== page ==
After walking away from the merger, Comcast quickly refocused. Responding to customer service complaints that have become a national spectacle, Comcast responded by telling the city they know how much we hate them.
That's a smart move, albeit reactionary and not immediately profitable.
|Comcast's Innovation and Technology Center|
But one question remains, why did Comcast want TimeWarner in the first place? Why would a company that claims to want to get into new technology want more cable? Were they banking on the assumption that more customers meant more money? Did they want TimeWarner's content?
As moot as the point may be now, the potentially disastrous outcome of such a massive merger may have been the reason the FCC decided to sidestep the decision and send it to a hearing. Perhaps the FCC didn't want another economic collapse heaped on its shoulders, and that's exactly what would have happened if Big Cable fell.
Comcast and TimeWarner were beasts, both with their own bureaucratic burdens and customer service nightmares. Seamless integration would have been a Herculean feat, one that would have taken years. Even the prospect of a moderately successful integration seemed questionable.
AOL learned about TimeWarner's dated telecom mentality the hard way, and look what happened to them. Once 2000's answer to what Google is still trying to accomplish today, AOL spent $160B on TimeWarner in 2001. That's four times what Comcast was prepared to spend on the same company fourteen years later.
While you may be temped to say it was AOL's brazen disregard for money that led to their fall, don't underestimate the power of digital media. AOL had the money, but they lost it by diving headfirst into an industry they knew nothing about. In their blind ambition to grow, they lost focus, cockily assuming they could figure it out along the way.
But today something peculiar happened. Although it may not sound as exciting as the Comcast-TimeWarner merger, it asks a lot of the questions those in the industry have been wondering for a while now. Namely: What's next?
Today, Verizon announced that it will be purchasing AOL for $4.4B. While many consumers may have written off AOL, even wondering if they still exist, never suspend your disbelief in the world of technology. Technology companies are like comic book heroes and villains. Just when you think they're dead, they're resurrected, and in a few short pages they're ruling the world. Just ask Apple.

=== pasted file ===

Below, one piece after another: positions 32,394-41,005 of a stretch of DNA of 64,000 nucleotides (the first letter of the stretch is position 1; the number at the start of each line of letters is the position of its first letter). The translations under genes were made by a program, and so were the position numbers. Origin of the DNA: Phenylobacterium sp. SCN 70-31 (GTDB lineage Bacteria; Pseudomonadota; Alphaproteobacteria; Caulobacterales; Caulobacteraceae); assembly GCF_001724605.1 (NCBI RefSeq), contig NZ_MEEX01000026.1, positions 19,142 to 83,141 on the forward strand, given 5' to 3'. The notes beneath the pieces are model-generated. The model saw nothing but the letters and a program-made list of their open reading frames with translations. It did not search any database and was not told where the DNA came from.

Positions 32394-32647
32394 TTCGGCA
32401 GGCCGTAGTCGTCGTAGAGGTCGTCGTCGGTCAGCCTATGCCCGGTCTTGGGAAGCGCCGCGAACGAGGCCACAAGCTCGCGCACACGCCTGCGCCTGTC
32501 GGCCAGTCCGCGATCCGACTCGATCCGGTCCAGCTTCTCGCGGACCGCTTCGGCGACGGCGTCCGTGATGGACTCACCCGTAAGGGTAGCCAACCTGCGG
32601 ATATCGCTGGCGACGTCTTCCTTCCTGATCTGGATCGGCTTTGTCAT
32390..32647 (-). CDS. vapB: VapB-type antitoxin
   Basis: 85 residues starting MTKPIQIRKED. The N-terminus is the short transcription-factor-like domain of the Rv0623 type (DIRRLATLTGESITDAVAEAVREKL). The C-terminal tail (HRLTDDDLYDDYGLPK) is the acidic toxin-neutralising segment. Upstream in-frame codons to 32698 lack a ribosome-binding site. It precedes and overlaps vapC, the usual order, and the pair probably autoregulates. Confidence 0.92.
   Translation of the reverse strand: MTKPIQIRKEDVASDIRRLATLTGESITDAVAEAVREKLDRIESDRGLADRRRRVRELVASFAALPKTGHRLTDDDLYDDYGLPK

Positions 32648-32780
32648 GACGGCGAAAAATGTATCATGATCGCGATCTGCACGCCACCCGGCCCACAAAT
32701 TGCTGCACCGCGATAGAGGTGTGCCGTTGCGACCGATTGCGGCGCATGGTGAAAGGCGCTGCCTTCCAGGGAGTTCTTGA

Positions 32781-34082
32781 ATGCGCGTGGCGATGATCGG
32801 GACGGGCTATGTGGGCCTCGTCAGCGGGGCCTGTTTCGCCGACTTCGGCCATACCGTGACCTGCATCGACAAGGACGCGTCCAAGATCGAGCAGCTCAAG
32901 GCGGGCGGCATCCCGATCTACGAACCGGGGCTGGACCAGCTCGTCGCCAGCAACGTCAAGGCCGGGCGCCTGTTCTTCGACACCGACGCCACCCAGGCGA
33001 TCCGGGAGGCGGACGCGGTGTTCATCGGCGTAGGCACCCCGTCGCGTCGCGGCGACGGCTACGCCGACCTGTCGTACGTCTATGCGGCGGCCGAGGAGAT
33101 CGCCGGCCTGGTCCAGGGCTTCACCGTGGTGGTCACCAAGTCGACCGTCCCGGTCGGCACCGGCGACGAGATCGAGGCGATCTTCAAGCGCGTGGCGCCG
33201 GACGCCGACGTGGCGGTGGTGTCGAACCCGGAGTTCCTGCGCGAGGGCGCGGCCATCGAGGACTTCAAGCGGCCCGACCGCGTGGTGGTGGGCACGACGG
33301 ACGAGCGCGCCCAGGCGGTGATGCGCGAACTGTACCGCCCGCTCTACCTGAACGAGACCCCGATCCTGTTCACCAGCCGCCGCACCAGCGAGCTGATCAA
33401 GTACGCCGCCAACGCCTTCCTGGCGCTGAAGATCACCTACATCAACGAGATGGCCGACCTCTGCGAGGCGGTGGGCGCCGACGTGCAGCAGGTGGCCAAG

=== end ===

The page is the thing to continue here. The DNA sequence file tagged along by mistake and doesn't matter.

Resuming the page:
AOL has shrunk substantially, yes, but they've managed to survive by investing smartly under the radar. They're probably one of the most undervalued technology companies solely because of their botched merger more than a decade ago. They own quite a bit of notable content like the Huffington Post, advertising technology, and a collection of profitable companies like MapQuest.
They have a unique history, and perhaps more like IBM than Pets.com, they learned lessons taught from the Digital Revolution, the dot.com bubble, and surviving the Great Recession.
In the early 2000s, AOL was developing new technology that would integrate its online content with content from its newly acquired network and cable providers. But they had it backwards. Assuming that users wanted TV first, and internet second, their conceptual products like AOL-TV brought the internet into your living room, not TV to your internet. Without smartphones in everyone's pockets, they focused on desktops and the big screen. And in a 1-2-3 punch: cable internet, Apple's iPhone, and streaming content rendered the world's greatest digital media provider a struggling legacy company.
Successful companies, like people, struggle through a period of perceived indestructibility, a corporate adolescence. Much more brutal than humanity, only a few survive with lessons learned in tact. And AOL is a survivor.
What's interesting about Verizon's acquisition of AOL isn't just the content it will acquire, but Verizon and AOL's plan for that content. While Comcast and TimeWarner continue to plug away on cable and the living room TV screen, Verizon owns access to the small screen in your pocket, and AOL is jumping at the opportunity to be a part of that.
AOL's content already has a reputation for working well on mobile devices, despite the fact that you might not know it comes from AOL. As more and more people continue to access their devices - smart phones, tablets, even laptops - from mobile connections, Verizon's AOL acquisition stands to be more than just a savvy business move, but the first step in the next way we access digital media.
While Comcast continues to claim it will fill its new Innovation and Technology Center with the kinds of minds that built Google, Microsoft, and even AOL, we have yet to know what they intend to innovate. Replicating successful industry innovations isn't what built the Silicon Valley, delivering innovations that consumers didn't yet know they wanted did.
For the sake of Comcast, and Philadelphia's local economy, the telecom giant needs to recognize cable's numbered days. TimeWarner wasn't the answer, and the failed merger is the region's veiled blessing. Change is coming in how we access digital content, and if Comcast intends to compete in the future, it doesn't need to be looking at what's available, what Google and Apple are doing. If they want to be innovators, they need to be looking at what's next, and inventing it.